[1:00:47] LW: My mom, for instance, I'm all in on olive oil, but if she's cooking, she likes to cook with Crisco oil. You have to say, “Hey, mom. I'm going to cook for us.” Do you take that cookbook and you just cook? Or, how do you inspire people to use these other healthier ingredients? Because they're not interested in hearing my opinions on canola oil, “Oh, if you breathe it, it's going to mess up your health and that kind of stuff.” They’re like, “Whatever.”
[1:01:10] SS: I came from that, too. Crisco. Then we switched over to vegetable oil, because it sounded healthier, but it's not broccoli oil. It's not asparagus oil. it's just, again, it's health washing. There's two parts to that. What I did before writing this book, and again, I'm very grateful for my background, because it enabled me to ask this question that I ask, like, how do people use cookbooks? How do people actually use them? I surveyed, I mean, people from online, further reach, to literally, just people in my block, on my neighborhood that I might say hi to. I start interviewing them basically, and just ask them like, “When you have a cookbook, do you read a cover to cover? Do you go write keys? Is anything particular that jumps out at you and makes you really use a recipe book a lot?”
I found out that demographics use different cookbooks differently generally. Men just go to – they see a picture they like, grab and go and make the picture. They’ll say what's on the picture. Whereas, older women tend to, a significant portion read cookbooks cover to cover. They want to know what's going into this. They want to know what is the framework, or the principles they're going to be following. Not all, but a significant percentage. I was surprised by that. That's what drove me to make the front portion book so beautiful and inspiring and information rich. But again, in a way that's not invasive, that's fun and inviting.
That's what I did for our grandmas, who, there's a good chance they're going to look into a little bit of that information upfront, but it needs to be attractive as well. That was the biggest key.
Man, we spent a lot of time and energy to make sure that everything is beautiful, that it shows my family throughout the book. My family is all up in this book and just showing our culture and our unity. Even if people are just stopping on a page where they see a beautiful picture and being able to see something that's going to pop right out to them, maybe about Crisco, or whatever the case might be, but just to be like, oh, okay. Leveraging that with the recipes themselves, just following the recipe, they're going to be including higher quality ingredients. There isn't Crisco on the menu.
Also, even with that, and this is the last piece I want to share here with this is that, unfortunately, a lot of diet books, there's a religiosity about you're supposed to do all this stuff right. Also, there's this movement that has happened in recent history of eat to live, don't live to eat, right? Food should be fuel. I went, and I added some of this into the book. Humans, we evolved. The reason that we eat certain foods is that we're driven to eat tasty things. We're driven to eat things that bring us joy.
Yes, food manufacturers, food scientists have manipulated our desires for tasty things, but we could take back control of that as well. I feel that the bridge to do that, and again, just being able to work with all these people over the years is by providing real whole food based recipes that taste amazing. Avoiding the ultra-processed, or synthetic ingredients that typically go into these foods. If somebody's into an enchilada, or a scramble, or pancakes, or whatever the case might be, we've got something for you that is going to literally change the information you're putting in your body through the lens, or through the pathway of deliciousness.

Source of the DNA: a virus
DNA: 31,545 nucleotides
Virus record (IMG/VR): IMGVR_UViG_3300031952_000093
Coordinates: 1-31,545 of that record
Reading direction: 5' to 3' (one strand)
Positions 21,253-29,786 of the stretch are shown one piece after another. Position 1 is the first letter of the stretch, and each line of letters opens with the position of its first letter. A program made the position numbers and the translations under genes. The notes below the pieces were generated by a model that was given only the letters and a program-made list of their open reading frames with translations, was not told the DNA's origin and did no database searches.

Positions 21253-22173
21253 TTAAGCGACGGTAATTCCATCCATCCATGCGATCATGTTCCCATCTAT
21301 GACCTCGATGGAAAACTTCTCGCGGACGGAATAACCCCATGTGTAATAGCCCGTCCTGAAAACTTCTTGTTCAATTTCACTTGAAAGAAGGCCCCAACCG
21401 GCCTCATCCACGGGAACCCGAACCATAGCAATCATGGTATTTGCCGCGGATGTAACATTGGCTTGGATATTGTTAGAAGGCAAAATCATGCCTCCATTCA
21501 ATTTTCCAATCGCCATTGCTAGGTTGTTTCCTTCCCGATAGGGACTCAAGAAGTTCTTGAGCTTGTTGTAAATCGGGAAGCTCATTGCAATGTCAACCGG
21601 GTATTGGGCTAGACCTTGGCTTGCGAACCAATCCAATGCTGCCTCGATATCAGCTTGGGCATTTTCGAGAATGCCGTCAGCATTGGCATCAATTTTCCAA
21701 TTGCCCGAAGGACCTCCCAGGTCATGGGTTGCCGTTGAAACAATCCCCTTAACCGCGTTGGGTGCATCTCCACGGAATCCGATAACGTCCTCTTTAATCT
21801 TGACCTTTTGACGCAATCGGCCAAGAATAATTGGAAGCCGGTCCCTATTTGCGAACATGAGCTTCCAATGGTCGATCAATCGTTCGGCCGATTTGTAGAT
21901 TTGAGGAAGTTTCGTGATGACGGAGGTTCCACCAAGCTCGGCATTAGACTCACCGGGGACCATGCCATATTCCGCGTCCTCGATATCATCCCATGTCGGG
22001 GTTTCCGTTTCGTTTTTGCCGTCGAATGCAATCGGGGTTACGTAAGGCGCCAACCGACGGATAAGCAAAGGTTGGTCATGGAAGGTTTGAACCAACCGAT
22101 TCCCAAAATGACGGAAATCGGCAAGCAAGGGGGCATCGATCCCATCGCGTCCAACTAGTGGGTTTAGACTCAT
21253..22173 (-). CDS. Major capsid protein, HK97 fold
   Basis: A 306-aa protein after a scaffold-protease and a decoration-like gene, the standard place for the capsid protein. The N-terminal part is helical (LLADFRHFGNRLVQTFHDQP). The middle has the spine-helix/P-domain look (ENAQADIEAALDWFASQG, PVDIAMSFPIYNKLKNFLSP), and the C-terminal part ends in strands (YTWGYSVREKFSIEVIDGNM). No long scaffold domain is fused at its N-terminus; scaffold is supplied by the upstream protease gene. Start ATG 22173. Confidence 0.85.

We are big time foodies. And so, just like for me, I'm even surprised that it took all this time to create this, but it was just like - there's a great quote from Churchill, says that, “There's nothing more powerful than an idea whose time has come.” I just feel like life was qualifying my family for this moment. I think that we can make a big difference.
[1:04:59] LW: Eat Smarter Family Cookbook. We definitely want to get a copy of that. Then also, I was thinking, you could play your podcast while people are preparing meals together and get the little education happening at the same time. This book comes out in October?
[1:05:17] SS: That's right. It comes out on 10/10. 10 out of 10.
[1:05:20] LW: Beautiful. Beautiful. It's my mom's birthday. Well, look, man –
[1:05:23] SS: Oh, come on. See? All right, everybody got to go get a copy for Light’s mother's birthday. That is so awesome.
[1:05:32] LW: When people do cookbooks, there's no audio version, right? Because that wouldn't make sense. Or is there an audio version? I don't know.
[1:05:37] SS: I mean, just the fact that it is information rich, there could be a part that would be like that. But for a cookbook, no, because then it would have to have an attachment of this vast – Yeah, there's an audio. But the physical book, there's obviously, there's the digital brand of it and people can find all of this stuff and all the bonuses as well, because you have a summit that people get free access to. The ticket for the summit is $300 and it's free for people when they go to eatsmartercookbook.com. You get access to the summit. We've got speakers like, Laila Ali. Everybody has kids. They're not just telling you theory. Laila Ali, Gabby Reece, Dr. Amy Shah, Dr. Daniel Amen, the leading expert and mental health for kids, child psychiatrist, big on nutrition and exercise, all those things.
Anyways, you get to see and hear what do they do? How do they handle picky eaters? How do they handle preparing meals for their family under schedules? How do you save money with groceries? You get to hear all of these things. It's not just me. It's not just me. It's a really special thing as well.
[1:06:47] LW: Beautiful, man. Well, thank you so much for being so generous in writing this book and sharing it with the world. You keep hitting nothing but net. We're just excited.
[1:06:59] SS: Thank you.
[1:07:00] LW: Excited about this hit the market and seeing what else you come up with after this. Thank you so much.
[1:07:05] SS: It's my honor. I appreciate you, man. Thank you.
[END OF INTERVIEW]
[1:07:08] LW: Thank you so much for tuning into my interview with Shawn Stevenson, podcaster and author of the Eat Smarter Cookbook, which is available everywhere books are sold. I'll, of course, put links in the show notes, which you can find at lightwatkins.com/podcast. Please, take 10 seconds to leave a review for this podcast. It's honestly the best way that you can support this show. What people don't realize is that one of the ways a potential guest will vet a podcast is they'll go to the podcast page on Apple and they'll look and see how many reviews, how many ratings does this podcast get? That tells that potential guest that this is a podcast that people are indeed engaging with and that it may be worth their time to accept the invitation.